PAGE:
RELIGION SECULARIZATION AND POLITICAL THOUGHT THOMAS HOBBES TO J S MILL ROUTLEDGE LIBRARY EDITIONS PHILOSOPHY OF RELIGION
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Author : James E. Crimmins
ISBN : 9781134047468
Genre : Philosophy
File Size : 74.80 MB
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The increasing secularization of political thought between the mid-seventeenth and mid-nineteenth centuries has often been noted, but rarely described in detail. The contributors to this volume consider the significance of the relationship between religious beliefs, dogma and secular ideas in British political philosophy from Thomas Hobbes to J.S. Mill. During this period, Britain experienced the advance of natural science, the spread of education and other social improvements, and reforms in the political realm. These changes forced religion to account for itself and to justify its existence, both as a social institution and as a collection of fundamental articles of belief about the world and its operations. This book, originally published in 1990, conveys the crucial importance of the association between religion, secularization and political thought.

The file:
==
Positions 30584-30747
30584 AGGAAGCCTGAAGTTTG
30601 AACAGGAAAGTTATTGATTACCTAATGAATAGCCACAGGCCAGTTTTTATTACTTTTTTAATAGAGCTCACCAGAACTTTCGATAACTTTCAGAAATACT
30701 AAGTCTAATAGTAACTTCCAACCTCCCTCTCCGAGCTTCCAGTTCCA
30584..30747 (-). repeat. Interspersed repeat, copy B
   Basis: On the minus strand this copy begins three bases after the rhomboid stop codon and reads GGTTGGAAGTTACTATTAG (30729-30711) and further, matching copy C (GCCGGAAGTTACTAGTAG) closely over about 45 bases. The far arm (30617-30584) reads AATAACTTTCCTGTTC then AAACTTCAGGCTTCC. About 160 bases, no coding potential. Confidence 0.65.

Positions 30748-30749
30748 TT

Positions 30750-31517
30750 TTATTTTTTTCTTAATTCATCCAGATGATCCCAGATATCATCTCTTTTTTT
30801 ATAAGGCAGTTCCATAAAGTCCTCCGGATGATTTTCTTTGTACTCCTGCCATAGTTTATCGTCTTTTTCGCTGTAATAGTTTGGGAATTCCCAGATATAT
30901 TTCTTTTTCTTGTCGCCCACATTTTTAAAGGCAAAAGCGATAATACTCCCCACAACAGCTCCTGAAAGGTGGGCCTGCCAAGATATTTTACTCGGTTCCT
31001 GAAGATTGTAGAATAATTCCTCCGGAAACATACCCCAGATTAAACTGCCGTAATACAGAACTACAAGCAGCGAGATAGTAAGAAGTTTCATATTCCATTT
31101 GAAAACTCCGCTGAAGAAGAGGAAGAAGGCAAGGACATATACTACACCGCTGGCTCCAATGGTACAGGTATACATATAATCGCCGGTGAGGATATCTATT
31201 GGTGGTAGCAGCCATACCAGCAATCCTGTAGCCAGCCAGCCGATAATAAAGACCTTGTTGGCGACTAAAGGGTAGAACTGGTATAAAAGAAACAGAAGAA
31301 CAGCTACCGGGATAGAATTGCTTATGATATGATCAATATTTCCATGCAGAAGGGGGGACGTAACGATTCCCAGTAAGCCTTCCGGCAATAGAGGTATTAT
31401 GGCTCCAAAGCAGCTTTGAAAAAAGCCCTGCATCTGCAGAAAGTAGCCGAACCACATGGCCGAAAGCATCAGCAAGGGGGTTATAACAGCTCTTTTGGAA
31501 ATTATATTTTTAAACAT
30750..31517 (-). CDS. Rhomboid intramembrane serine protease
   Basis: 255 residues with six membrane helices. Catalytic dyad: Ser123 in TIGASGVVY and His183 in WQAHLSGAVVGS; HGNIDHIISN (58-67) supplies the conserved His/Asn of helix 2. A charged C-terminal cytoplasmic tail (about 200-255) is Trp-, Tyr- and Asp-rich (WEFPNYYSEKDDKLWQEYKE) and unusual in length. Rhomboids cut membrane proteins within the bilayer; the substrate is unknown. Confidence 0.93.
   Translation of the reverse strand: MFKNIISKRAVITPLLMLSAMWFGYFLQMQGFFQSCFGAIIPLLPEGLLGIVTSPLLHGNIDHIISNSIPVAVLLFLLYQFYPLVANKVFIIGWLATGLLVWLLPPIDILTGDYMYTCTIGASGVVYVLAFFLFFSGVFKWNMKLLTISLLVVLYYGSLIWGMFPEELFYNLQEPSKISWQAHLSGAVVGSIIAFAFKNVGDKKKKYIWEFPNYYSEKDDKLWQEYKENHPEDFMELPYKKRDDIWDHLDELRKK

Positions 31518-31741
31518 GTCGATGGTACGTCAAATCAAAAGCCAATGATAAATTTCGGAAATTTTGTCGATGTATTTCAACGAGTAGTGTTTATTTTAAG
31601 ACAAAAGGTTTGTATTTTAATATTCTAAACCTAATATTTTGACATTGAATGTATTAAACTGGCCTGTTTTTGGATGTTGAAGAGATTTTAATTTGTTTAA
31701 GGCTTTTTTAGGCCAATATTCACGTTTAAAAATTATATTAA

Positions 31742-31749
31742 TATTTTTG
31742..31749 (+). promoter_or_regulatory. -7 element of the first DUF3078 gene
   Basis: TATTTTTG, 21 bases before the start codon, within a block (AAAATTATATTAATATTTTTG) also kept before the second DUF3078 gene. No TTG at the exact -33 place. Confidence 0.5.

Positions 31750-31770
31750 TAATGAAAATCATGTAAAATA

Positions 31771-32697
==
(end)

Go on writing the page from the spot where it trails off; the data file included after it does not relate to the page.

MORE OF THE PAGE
This book answers questions about secularization: Does it dissolve religion, or transform it into faith in a universally valid value? Is it restricted to the west or can it occur everywhere? Using ideas of Max Weber, the book conceives secularization as a process comparable to the rational development of science and production. What is the value secularization propagates? Sifting historical texts, Steinvorth argues the value is authenticity, to be understood as being true to one’s talents developed in activities that are done for their own sake and provide life with meaning, and as unconditionally commanded. How can a value be unconditionally demanded? This question leads to an investigation of the self that combines Kant’s ideas on the conditions of the possibility of experience with modern brain science, and to the metaphysical deliberation whether to prefer a world with creatures able to do both good and evil to one without them. It is not enough, however, to point to facts. We rather need to understand what secularization, religion and their possible rationality consist in. Max Weber’s sociology of religion has provided us with the conceptual means to do so, which this book develops. Secularization is rediscovered as the same progress of rationality in the sphere of religion that we find in the development of the spheres of science, art, the economy and politics or public affairs. It proves to be the perfection rather than the dissolution of religion – a perfection that consists in recognizing authenticity as the successor of the absolute of religion.